As part of this Afri-love journey, one of the things to look out for on the blog is an investigation of the continent from perspectives other than those we get from our inherited assumptions or manipulated media. In turn, will be celebrating each country on the continent with an insight into the spirit of the nation (and we warmly welcome all insider knowledge and ideas!).

The Pilgrimages project resonates with these aims. Created by The Chinua Achebe Center for African Writers and Artists, the project will be celebrating Africa’s first World Cup by sending 13 African writers to 13 cities where they will each write a book of non-fiction that will be published worldwide. In true Afri-love spirit, Pilgrimages takes ownership of that powerful piece of education: the travel narrative:

“At a moment in time when the whole continent is more visible to its inhabitants and to the rest of the world than at any other since independence, Pilgrimages will reintroduce Africans to the literary world in the same form that so many outside writers have employed to create a distorted idea of us to the world.” (Pilgrimages website)

I’m sure Our Sister Killjoy would be proud.

Illustration: Pilgrimages participating cities. © Lulu Kitololo

Defining Afri-love


Defining-Afri-love-img
  
 
This post was originally posted on Lulu's blog, Pandemonium Today, in September 2009

Africa is in my veins … in my thoughts and in my actions. I don’t know how love for a continent is made. How the colours and rhythms from one far-off coast can resonate as loudly on the opposite side. How listening to strangers speaking a language I do not know (understanding is different for it often transcends linguistic boundaries) can bring sudden feelings of homesickness. How the rush of sights, sounds and smells, as I step out of a plane, has my being instantly relax in the knowledge: this is where I belong.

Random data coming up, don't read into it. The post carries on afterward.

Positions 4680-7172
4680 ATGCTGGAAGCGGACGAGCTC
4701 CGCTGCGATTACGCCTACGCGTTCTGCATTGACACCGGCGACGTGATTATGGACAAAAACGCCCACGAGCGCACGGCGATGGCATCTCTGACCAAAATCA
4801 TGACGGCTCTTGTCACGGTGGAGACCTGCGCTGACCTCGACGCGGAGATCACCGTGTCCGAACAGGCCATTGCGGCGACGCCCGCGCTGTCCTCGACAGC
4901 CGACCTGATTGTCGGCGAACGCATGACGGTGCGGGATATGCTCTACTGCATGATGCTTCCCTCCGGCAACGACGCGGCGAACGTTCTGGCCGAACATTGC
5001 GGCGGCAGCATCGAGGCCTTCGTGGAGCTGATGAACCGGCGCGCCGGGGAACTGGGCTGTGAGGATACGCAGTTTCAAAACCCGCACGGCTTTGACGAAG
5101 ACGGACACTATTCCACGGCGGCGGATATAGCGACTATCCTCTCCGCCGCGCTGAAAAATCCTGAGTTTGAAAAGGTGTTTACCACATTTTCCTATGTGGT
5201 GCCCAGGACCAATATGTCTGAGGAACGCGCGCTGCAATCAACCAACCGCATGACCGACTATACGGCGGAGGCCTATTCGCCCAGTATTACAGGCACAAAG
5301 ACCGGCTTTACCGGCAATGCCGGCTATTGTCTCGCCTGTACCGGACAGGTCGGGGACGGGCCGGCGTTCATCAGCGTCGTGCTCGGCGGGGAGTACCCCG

Absence makes the heart grow fonder and it also teaches the heart a lesson about its self: about how it is made; about what dictates its pace; and what it requires for beating.

I used to think I was patriotic, I still do, but I believe what I was feeling deserved a different and more appropriate name. It transcends national borders – it goes back before the Scramble. It rises over the barriers of language for communication takes place on several planes.

Meeting people from around the world and sharing our common affinities for the continent has helped, over years, to formulate for me, a way to articulate that feeling I previously could not quite capture. I choose to name it Afri-love. Simple, says what it does on the tin and allows me to signpost the myriad expressions of that feeling that I observe, live and create. Naming is a powerful process – it allows one to lift up a thing, hold it to the light and study it closely. Naming can be dangerous too: it can limit the form and consistency of a thing. However, in this instance, naming is useful to me as an umbrella under which to formulate ideas and mobilize the kind of action that will expand itself. Afri-love breeding Afri-love.

And naming helps to create community. A community already exists but it is not always self-aware. The extensive take up of the Afropolitan idea/identity is proof that Afri-love exists in abundance. Its informal community of agents spread its beauty and energy across the globe, sharing good news about the continent; enlightening people about its diversity and cultural wealth; and destroying the barrage of misperceptions that exist within the minds of ignorant and “worldly” alike.